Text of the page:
Just as corporate executives get pirated by competitors, so do yayas get wooed by other potential employers. The issue is real, as Cristina Mendoza-Joson, R.N., speaker and founder of Super Yaya Seminars, will have you know. “No matter how careful you are, the need for that ‘good nanny’ will prevail, and [some will do anything] just to get the best yaya for their children.”
The issue of yaya poaching is something you can’t completely avoid, emphasizes Ginger Arboleda, general manager of Manila Workshops, which offers yaya training sessions. However, you can minimize the chances of it catching you off-guard.
Start by valuing your yaya as you would someone under your supervision at work. A clear discussion of the compensation package is first on the agenda. Mendoza-Joson suggests “Let the nanny know from the start that for every year she works [for you], her salary will increase depending on her performance. This way, she will be encouraged to do well.”
Helping her open a savings account, paying for her SSS, Pag-IBIG, and PhilHealth contributions as mandated by law, and offering her healthcare benefits are other ways to show you concern for yaya and to make her feel valued.
As with most issues involving yaya, keeping communication lines open at all times is also key, says Mendoza-Joson. Both of you should be comfortable talking about how she feels about working for you.
Assume that the measures above are not enough, and you find yourself facing a real yaya-poaching situation. How do you handle it properly?
Our experts share these DOs and DON’Ts on yaya poaching
Do discuss it with yaya.
Is she seriously considering the offer, and why? Approach her directly to find out. If the reason is not related to her current salary, then she has other issues. “Talk about these and reach a compromise if you really want her to stay,” says Arboleda.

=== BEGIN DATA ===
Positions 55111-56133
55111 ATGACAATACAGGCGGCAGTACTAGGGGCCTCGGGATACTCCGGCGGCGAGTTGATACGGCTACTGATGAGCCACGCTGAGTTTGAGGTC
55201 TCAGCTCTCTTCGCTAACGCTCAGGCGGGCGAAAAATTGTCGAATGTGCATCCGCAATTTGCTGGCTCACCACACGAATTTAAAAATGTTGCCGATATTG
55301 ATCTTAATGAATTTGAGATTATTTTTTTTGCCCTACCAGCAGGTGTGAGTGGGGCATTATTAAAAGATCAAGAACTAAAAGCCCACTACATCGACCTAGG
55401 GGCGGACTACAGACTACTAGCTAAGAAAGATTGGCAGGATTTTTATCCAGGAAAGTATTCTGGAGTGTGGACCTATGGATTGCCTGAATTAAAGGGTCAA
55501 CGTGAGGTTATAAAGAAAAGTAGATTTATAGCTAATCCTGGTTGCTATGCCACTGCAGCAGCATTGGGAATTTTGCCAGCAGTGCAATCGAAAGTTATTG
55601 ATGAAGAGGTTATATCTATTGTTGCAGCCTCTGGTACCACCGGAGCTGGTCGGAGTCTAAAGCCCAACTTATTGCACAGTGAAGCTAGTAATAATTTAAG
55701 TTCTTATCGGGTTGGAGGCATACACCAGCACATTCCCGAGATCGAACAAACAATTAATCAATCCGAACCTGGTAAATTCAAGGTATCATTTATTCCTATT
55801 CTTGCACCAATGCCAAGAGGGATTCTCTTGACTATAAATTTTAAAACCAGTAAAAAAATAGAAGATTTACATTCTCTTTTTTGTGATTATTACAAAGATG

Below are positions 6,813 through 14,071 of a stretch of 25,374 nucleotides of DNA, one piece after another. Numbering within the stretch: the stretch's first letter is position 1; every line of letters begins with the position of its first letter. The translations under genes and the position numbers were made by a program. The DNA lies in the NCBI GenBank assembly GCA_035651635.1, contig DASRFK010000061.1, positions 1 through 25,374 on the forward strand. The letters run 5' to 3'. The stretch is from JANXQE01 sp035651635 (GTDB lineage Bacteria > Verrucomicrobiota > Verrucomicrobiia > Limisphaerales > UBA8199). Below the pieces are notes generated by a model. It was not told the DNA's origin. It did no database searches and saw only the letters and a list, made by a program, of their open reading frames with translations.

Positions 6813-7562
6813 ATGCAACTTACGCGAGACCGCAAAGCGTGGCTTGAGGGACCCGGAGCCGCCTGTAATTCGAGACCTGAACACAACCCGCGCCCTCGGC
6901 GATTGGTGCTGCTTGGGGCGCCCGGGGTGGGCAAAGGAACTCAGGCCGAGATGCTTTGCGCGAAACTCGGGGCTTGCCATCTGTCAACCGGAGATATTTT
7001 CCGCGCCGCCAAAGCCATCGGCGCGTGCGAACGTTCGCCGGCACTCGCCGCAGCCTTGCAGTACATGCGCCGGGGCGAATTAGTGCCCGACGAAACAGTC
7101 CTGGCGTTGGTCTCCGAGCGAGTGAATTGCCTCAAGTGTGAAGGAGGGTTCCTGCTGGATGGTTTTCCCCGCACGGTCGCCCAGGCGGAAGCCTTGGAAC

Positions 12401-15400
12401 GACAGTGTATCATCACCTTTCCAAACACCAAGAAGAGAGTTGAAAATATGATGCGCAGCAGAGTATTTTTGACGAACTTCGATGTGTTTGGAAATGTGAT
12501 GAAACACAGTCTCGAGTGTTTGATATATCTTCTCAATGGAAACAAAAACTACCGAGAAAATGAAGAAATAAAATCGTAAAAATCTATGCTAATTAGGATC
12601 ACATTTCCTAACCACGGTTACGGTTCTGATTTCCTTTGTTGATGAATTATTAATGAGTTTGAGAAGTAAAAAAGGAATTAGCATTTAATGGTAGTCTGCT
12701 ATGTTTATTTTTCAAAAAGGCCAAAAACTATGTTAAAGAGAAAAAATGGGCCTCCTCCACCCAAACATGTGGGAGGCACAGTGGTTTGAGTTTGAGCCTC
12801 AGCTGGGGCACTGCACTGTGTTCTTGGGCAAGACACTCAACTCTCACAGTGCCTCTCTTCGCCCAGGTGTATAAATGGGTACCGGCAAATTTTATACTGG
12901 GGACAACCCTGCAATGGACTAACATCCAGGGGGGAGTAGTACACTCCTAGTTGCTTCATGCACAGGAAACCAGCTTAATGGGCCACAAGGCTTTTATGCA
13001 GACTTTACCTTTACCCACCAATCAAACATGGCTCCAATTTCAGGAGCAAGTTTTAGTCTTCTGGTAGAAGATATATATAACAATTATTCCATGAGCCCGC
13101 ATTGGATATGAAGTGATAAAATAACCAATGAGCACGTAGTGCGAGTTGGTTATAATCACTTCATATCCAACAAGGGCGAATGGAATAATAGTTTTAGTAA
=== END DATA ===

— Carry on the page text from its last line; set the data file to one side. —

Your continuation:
Do ask yourself: Is yaya worth it?
“Personally, if the nanny is new on the job and I have an impression of her being interested in someone’s offer, then I would let her go,” says Mendoza-Joson. Your yaya’s inability to honor her commitment at such an early stage simply shows she is dispensable, so “there is no need to invest time and money in her,” Mendoza-Joson adds.
Arboleda says that if your budget permits and she’s worth it, you can make a slightly better offer, although this shouldn’t be your first option. Arboleda suggests, “Instead of making a counter-offer, make her realize the non-monetary benefits of staying to work for you.”
Don’t force her to stay.
Remember that yaya is entitled to make her own choice. Arboleda says, “You can’t totally control her life and block her from the poacher. My stand has always been to make her feel part of the family, and this will make her unwilling to entertain the thought of leaving your family.”In the end, how you encourage loyalty will be the deciding factor to help yaya decide whether to stay or leave.
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Arboleda ends, “The best way is to treat her as family, and always make sure that the policies that you have in place translate to a win-win situation for both of you.”